LPCTSTR operations/ convertion

This is a discussion on LPCTSTR operations/ convertion within the Windows Programming forums, part of the Platform Specific Boards category; Simple problem: how do I do this?... Input: LPCTSTR L"Directory/someFileA" LPSTR L"someFileB" output: LPCTSTR L"Directory/someFileB" Long version: Although my program ...

  1. #1
    Registered User Vick jr's Avatar
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    LPCTSTR operations/ convertion

    Simple problem:

    how do I do this?...

    Input:
    LPCTSTR L"Directory/someFileA"
    LPSTR L"someFileB"

    output:
    LPCTSTR L"Directory/someFileB"

    Long version:

    Although my program uses directx, I think this is more of a windows question.

    I'm making a mesh class to hold mesh, texture, and material data from a .x file.

    One of the arguments for the directx function that loads the file, D3DXLoadMeshFromX, is a LPCTSTR representing the full path file to read from. (like L"C:/myModel.x")

    In the process of loading the mesh, I also end up with a string representing the texture file name, in the form of a LPSTR, which was gotten from the .x file.

    The problem is that the function that loads textures requires a LPCTSTR that represents the full path of the texture file. Passing the texture name as it is is legal (LPSTR is converted to LPCTSTR no problem), but it can't load the texture because it needs the full directory, not just the name. (It works if I manually alter the .x file so that the texture file name contains the full path, but I don't want to do this for every model I want to use)

    So, essentially I have to lop off the .x file name, leaving the directory it is contained in, and tack on the texture file name, then send the result as a LPCTSTR to the directx function, D3DXCreateTextureFromFileA.

    As far as I know, there are no functions that can easily manipulate LPCTSTR like find_last_of(char) of substr(int, int). I've tried converting to and from std::string and std::wstring but it doesn't work.

    One more thing: this process must be done in 2 parts: 1: get the directory, and 2: add the texture file name, since I'll be using multiple texture file names, (gotten in a loop), but they are all in one directory.

    So, any ideas?

    How would I convert from LPCTSTR to std::string and back?

    Thank you!

  2. #2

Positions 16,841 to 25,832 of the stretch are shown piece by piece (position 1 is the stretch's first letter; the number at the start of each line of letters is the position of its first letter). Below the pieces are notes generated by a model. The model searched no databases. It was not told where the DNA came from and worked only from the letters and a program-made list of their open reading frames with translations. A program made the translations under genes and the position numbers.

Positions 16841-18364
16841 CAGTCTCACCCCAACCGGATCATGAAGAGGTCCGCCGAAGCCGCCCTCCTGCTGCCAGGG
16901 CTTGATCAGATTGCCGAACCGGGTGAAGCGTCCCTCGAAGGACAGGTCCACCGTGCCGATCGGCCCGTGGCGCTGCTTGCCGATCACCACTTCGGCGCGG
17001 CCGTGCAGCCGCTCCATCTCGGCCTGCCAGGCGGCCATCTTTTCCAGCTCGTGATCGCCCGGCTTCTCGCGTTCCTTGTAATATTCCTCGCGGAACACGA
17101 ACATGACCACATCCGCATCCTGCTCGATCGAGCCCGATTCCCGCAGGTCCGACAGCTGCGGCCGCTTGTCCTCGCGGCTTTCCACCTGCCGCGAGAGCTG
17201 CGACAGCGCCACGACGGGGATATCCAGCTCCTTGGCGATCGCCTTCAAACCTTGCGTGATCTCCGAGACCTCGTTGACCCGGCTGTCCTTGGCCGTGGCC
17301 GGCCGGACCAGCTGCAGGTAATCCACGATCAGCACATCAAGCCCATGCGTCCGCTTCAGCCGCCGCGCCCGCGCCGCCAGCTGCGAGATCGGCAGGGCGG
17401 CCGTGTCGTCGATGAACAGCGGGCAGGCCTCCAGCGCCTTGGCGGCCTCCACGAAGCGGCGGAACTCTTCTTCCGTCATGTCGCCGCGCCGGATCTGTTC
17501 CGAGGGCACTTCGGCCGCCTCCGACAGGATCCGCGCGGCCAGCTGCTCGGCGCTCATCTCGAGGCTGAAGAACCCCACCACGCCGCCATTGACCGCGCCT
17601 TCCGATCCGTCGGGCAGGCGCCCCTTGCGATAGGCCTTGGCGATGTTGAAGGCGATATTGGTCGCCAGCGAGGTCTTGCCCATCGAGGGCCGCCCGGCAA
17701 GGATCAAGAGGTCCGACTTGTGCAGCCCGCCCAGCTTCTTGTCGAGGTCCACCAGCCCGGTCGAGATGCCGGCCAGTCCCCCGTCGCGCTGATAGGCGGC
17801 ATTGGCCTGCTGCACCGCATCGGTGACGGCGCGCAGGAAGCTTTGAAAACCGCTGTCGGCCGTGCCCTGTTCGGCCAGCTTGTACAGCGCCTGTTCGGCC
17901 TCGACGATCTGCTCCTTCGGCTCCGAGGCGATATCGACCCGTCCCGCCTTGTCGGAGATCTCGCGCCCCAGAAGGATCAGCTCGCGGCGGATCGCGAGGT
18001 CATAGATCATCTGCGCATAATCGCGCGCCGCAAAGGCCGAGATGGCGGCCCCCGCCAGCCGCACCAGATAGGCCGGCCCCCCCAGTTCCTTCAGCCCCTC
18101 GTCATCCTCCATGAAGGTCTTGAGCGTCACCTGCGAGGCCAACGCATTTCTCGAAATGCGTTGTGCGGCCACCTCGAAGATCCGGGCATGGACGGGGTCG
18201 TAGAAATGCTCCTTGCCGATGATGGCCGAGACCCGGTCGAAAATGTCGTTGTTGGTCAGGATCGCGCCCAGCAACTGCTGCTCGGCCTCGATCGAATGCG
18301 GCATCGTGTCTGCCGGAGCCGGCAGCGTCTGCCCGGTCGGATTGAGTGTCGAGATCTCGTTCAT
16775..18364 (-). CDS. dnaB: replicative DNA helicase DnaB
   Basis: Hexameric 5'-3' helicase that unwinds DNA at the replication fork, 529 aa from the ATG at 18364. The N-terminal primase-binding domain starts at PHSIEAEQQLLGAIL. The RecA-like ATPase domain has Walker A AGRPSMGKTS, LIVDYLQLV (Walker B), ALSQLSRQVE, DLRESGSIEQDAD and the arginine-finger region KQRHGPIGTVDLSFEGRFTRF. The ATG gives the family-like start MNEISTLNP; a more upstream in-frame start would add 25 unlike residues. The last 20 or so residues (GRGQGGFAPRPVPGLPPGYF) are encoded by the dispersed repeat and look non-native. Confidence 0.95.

Registered User Codeplug's Avatar
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    Some things to note:

    TCHAR resolves to either a "char" or a "wchar_t" depending on if UNICODE is defined or not (in VS project properties, "Use Unicode Character Set" will enable UNICODE).

    LPCTSTR - the "T" in the middle stands for TCHAR, so this is a "const TCHAR*" - which in turn is either "const char*" or "const wchar_t*".

    LPSTR = char*
    LPCSTR = const char*

    LPWSTR = wchar_t*
    LPCWSTR = const wchar_t*

    LPTSTR = LPSTR or LPWSTR
    LPCTSTR = LPCSTR or LPCWSTR

    Of the two API's mentioned, there are two versions of each:
    D3DXLoadMeshFromXA or D3DXLoadMeshFromXW
    D3DXCreateTextureFromFileA or D3DXCreateTextureFromFileW

    If you don't call the "A" or "W" version explicit, then the UNICODE setting will determine which version is called.

    So if you just want to deal in char strings, then just use char string and call the "A" functions explicitly.

    Or just use wchar_t strings and call the "W" functions explicitly.

    Or just use TCHAR strings and call leave off the "A" or "W" from the function call. I don't recommend using TCHAR's myself, but you have to understand what they are since the Win32 API uses them.

    gg

  3. #3
    Registered User valaris's Avatar
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    Quote Originally Posted by Vick jr View Post
    Simple problem:

    How would I convert from LPCTSTR to std::string and back?

    Thank you!
    TCHAR to std::string:
    Code:
    TCHAR* pszStr = _T("...");
    std::string sConv = CT2A(pszStr);
    You can use CX2Y, where X is the current state of the string, and Y is the encoding it should be transformed into.